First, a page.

“Lorenzo Marini’s engagement with the letters of the modern Latin alphabet hovers between that of a graphic designer, that of a painter, that of a linguist, and that of a poet.
In each of his paintings and sculptures Marini rhapsodizes on the visual, verbal, and (to a lesser extent) sonic properties of the 26 letters, treating their staves and curves as armatures for several levels of fantasy, fantasy which often courses far from its singlesymbol source but never loses sight of it. Marini’s antecedents, clearly conjured in his soi-disant “Type Art,” range from Medieval manuscript illumination to latter-day graffiti (Jean-Michel Basquiat’s quavering ruminations find particular echo in the Italian artist’s giddy phrases); from 1960s Pop art and supergraphics to the notational surrealism of Klee and Miro; from the word-collages of Poesia Visiva (a Franco-Italian visual-poetry movement) to the lit-up geometries of Memphis Milano. The success of Marini’s typocentric artworks depends intellectually on this rich range of citation, but also on a literary use of language— English and Italian for the most part—that befits the works’ graphic effulgence. (On occasion, going on in torrents of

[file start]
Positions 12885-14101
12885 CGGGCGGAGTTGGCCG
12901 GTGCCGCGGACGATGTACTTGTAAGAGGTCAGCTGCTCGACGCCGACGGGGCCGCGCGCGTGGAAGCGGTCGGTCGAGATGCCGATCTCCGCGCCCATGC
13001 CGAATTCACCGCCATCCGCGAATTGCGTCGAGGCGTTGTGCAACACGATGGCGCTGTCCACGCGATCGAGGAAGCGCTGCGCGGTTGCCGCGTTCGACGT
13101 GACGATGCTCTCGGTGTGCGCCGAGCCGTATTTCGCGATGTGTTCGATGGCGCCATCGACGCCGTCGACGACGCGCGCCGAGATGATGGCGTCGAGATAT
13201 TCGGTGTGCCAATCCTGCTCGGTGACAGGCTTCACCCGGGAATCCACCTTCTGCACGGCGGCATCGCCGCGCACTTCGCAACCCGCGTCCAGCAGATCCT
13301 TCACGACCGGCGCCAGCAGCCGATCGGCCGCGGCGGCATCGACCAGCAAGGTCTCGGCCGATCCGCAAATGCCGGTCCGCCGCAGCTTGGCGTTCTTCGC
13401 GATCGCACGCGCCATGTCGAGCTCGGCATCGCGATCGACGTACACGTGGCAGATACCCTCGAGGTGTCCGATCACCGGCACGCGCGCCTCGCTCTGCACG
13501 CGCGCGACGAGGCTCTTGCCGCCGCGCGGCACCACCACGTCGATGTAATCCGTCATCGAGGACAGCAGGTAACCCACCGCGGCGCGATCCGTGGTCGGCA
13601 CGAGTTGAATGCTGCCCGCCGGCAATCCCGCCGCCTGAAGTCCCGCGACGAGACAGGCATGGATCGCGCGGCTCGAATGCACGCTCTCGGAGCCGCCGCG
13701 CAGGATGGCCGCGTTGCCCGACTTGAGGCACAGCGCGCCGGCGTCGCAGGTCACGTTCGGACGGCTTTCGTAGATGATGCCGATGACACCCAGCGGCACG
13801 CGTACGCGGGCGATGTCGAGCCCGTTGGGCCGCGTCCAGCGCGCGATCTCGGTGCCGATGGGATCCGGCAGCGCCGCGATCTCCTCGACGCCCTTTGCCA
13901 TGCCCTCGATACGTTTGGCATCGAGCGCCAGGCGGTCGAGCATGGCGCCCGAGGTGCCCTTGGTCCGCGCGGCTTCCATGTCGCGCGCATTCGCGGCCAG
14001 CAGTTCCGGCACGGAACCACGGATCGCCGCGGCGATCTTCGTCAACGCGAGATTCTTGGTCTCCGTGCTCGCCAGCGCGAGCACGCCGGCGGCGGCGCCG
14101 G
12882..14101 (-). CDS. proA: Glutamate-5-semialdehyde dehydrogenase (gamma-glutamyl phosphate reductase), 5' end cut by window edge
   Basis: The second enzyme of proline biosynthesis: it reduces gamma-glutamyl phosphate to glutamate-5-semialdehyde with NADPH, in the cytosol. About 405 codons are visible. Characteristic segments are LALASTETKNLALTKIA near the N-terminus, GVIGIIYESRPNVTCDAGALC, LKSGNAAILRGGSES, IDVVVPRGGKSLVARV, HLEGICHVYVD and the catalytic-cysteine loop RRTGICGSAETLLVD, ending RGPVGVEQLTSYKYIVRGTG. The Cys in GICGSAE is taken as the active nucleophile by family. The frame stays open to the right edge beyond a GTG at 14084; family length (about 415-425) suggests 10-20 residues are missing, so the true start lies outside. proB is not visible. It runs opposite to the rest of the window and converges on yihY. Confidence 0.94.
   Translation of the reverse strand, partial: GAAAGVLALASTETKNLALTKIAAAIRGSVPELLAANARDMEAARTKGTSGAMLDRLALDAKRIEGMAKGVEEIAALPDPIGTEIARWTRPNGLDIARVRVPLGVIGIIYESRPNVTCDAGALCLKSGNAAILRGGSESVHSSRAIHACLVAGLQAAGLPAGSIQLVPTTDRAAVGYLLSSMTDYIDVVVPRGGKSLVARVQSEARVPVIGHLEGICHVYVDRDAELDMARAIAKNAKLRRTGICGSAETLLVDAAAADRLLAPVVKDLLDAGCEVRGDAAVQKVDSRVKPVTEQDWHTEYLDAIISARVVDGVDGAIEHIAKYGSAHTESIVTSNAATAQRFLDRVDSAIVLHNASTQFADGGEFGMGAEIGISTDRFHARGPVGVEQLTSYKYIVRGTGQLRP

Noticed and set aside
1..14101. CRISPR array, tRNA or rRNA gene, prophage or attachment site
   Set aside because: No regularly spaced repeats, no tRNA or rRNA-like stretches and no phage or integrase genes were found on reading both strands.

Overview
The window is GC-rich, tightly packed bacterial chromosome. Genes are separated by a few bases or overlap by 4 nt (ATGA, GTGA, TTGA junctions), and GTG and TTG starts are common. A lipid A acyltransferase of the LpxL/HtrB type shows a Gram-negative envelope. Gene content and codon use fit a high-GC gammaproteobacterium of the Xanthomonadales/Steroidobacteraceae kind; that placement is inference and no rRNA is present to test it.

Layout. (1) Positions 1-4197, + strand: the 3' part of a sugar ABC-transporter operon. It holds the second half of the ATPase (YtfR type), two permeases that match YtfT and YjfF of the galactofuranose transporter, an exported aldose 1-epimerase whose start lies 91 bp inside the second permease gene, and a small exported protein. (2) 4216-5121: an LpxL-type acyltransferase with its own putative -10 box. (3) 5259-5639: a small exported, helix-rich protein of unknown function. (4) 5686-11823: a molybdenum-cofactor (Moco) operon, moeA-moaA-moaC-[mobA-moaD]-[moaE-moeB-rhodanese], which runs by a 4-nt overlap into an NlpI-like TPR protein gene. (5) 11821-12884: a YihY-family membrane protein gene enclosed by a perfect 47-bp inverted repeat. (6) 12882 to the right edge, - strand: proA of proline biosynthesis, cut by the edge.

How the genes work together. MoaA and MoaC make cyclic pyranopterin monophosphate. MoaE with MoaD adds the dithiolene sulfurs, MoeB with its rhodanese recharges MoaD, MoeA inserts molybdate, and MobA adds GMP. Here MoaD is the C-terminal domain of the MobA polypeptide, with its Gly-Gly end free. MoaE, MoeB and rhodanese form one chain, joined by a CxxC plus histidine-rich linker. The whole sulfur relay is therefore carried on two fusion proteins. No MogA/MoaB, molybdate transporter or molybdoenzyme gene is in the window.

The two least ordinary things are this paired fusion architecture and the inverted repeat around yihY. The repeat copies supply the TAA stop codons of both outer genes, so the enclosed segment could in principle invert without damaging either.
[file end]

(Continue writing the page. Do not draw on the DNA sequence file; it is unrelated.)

simile about the shapes of letters, Marini the writer approximates the evocative brilliance of his countryman Italo Calvino.)
Surprisingly, calligraphy does not figure, except incidentally, in such Type Art: Marini’s approach, although painterly, is not gestural but is rooted in the form and function of the letters themselves. He regards his B’s and N’s and W’s as stable, established personas, structurally self-contained, inspiring a universe of association around them. In this regard, Marini personalizes the alphabet and, in the evident joy he takes in doing so, encourages us to do the same. One of his single-letter Typevisuals or pan-letter Multitypes is not simply an entertainment for eye and mind but an invitation to elaborate in our own minds upon these no-longer-quotidian phonograms. Such generosity of spirit alone recommends Marini’s Type Art, but his way with color and his irrepressible cleverness, both visual and verbal, also renders his work approachable and appealing.”